He clearly said no.
And when Louie said no in last night’s episode as Pamela (in male drag) flipped him over, he was in distress. He had just reluctantly agreed to put on makeup in order to have “the greatest sex of his life” with his girlfriend, who violated him right before she dumped him. His face was close to the camera, full of dread, and he clearly screamed, “No!” as Pam, a blurry mess above him, writhed around with indistinct motions. It lasted for about five seconds. It was intimate. It was terrifying.
And then the show cut to a commercial.
When they came back, Louie looked satisfied. Pamela even asked if he was okay, and he said, “Yeah!” enthusiastically. But in that commercial break, you’re left with the violence of what just happened. Was Louie being raped? Is this role-play gone bad, or sexual exploration that’s gone too far? The relief comes as soon as the commercial break is over, but it’s almost a little too late.
I want to give Louis C.K. the benefit of the doubt here — he’s smart and realizes exactly how the dynamics of gender, power, and violence work to create a culture of fear around sex. He talks about it in his stand-up all the time, most recently in Oh My God, where he does a bit about how crazy it is for women to even go on dates with men, who are naturally their biggest threat. I know he gets it — Louis C.K. is not obtuse about how men and women are taught to take up space in the world. But I also know he’s self-admittedly perverse and likes to push the envelope on some of our greatest cultural taboos. The sex Louie has on this show is always slightly awful — accidentally punching an astronaut’s daughter in the face, or having Maria Bamford flat-out tell him he’s bad at sex.
He’s also had aggressive sexual situations that can easily be construed as assault — Laurie (played by Melissa Leo) once aggressively told Louie to “whip it out” in her truck right before she forced him to give her oral sex, and there was an uncomfortable situation last season with Pamela, when he clawed at her all over the apartment before forcing her to kiss him while she loudly said, “Let me goooooo!” The line between bad sex and abject assault shouldn’t be a blurry one, but somehow it is for Louie, and there’s a point where his interrogation of bad sex becomes an irresponsible representation of sexual assault. With scenes like this, he reinforces the idea that you can’t blame your sexual partner for rape if there’s any gray area, like if it starts out enjoyable but becomes uncomfortable.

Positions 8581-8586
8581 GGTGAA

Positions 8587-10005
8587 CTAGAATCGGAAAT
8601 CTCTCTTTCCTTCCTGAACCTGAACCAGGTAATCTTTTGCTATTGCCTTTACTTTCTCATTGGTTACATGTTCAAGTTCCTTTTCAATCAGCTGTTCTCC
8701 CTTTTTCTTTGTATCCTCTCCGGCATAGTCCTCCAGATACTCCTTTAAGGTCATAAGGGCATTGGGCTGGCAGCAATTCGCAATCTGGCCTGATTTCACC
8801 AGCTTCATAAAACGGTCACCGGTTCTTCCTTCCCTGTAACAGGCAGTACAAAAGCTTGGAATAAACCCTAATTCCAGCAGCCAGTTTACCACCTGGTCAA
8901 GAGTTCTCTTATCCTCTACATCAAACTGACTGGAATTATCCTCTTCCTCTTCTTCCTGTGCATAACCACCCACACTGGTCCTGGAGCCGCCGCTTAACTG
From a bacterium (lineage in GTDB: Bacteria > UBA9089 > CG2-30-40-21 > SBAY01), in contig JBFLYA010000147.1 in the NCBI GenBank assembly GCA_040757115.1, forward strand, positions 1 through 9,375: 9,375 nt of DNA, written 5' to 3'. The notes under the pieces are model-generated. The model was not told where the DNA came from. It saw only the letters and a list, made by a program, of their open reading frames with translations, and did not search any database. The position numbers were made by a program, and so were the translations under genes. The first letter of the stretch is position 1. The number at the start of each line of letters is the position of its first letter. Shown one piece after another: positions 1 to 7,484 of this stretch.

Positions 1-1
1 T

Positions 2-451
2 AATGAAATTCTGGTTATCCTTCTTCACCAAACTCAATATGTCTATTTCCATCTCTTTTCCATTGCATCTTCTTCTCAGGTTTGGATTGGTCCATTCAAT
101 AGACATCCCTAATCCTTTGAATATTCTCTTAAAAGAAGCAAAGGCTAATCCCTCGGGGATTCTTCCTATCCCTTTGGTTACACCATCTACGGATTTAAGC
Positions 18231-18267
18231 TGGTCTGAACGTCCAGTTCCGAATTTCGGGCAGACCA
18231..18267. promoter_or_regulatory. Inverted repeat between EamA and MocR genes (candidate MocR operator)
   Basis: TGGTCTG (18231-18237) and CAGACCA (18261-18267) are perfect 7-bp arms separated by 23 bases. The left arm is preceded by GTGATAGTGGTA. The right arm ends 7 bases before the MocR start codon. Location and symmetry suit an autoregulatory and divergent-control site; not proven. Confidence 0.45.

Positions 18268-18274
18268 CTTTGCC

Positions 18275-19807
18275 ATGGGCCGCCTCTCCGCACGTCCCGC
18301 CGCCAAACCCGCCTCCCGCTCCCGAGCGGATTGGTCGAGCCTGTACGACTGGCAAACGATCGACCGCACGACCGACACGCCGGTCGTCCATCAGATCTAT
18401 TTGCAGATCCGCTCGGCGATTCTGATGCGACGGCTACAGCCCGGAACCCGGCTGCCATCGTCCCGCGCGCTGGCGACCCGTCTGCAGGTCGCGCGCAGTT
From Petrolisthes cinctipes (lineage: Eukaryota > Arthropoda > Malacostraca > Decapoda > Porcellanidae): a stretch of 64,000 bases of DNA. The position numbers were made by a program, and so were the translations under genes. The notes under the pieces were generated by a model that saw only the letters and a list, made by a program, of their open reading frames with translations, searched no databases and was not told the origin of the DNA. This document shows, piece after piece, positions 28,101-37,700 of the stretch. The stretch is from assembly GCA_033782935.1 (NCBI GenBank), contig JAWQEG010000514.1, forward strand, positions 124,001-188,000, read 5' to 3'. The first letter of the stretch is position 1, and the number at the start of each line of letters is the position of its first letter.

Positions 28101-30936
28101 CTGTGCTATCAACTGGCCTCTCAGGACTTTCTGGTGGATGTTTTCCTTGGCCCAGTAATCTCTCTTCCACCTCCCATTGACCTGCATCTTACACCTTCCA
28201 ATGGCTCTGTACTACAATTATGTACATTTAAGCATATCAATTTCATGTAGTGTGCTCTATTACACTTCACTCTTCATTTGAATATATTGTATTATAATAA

It’s possible that this is Pamela’s revenge for his kiss-attack on her last season, but she doesn’t seem like a character who would be that vindictive, or even remember that far back. She is a pretty selfish character, though, so it’s not far out of the realm of possibility that she’d continue to do whatever sex moves she pleased even if Louie wasn’t into it.
This scene also follows another one of gendered violence, where Louie gets beat up by a woman for interrupting her as she yelled at another man. When these scenes are working in tandem, they do less to emphasize Louie’s passivity and more to showcase how that passivity is always feminized. He didn’t just get beaten up — he got beat up by a girl. He didn’t just get sexually assaulted — he was sexually assaulted by a girl. The person performing the violence is as much of a commentary as the fact that Louie is on the receiving end of it.
And when it comes to sexual assault, Louie is always being raped by women. He’s subverting the dominant ideology of rape by constantly placing himself in situations where he’s a male victim — but he doesn’t push it further to consider what effect that has on him, how it feels, or how to recover. The lack of a survivor’s story is remarkable; we’re certainly used to it, culturally, as a way to escape the tension of hearing the worst stories imaginable. Louie never seems to stop for a second to consider the ill effects of his sexual experiences on his psyche. Outbursts like the one he had last week with Lenny might be part of those ill effects; after being poked and punched by him all night, Louie loudly yelled, “I’m telling you that it hurt, you don’t get to deny that!” But he never tells the women harming him to stop, or that what they’re doing to him hurts.
I like that Louis C.K. is exploring the complications of adult relationships on his show in a way that isn’t always easy to define. Life is messy, and relationships are increasingly confusing as you build up your own emotional baggage. It’s okay to have depictions of relationships that have their fair share of muddy waters. But last night he clearly said no, and I just don’t think that’s a gray area.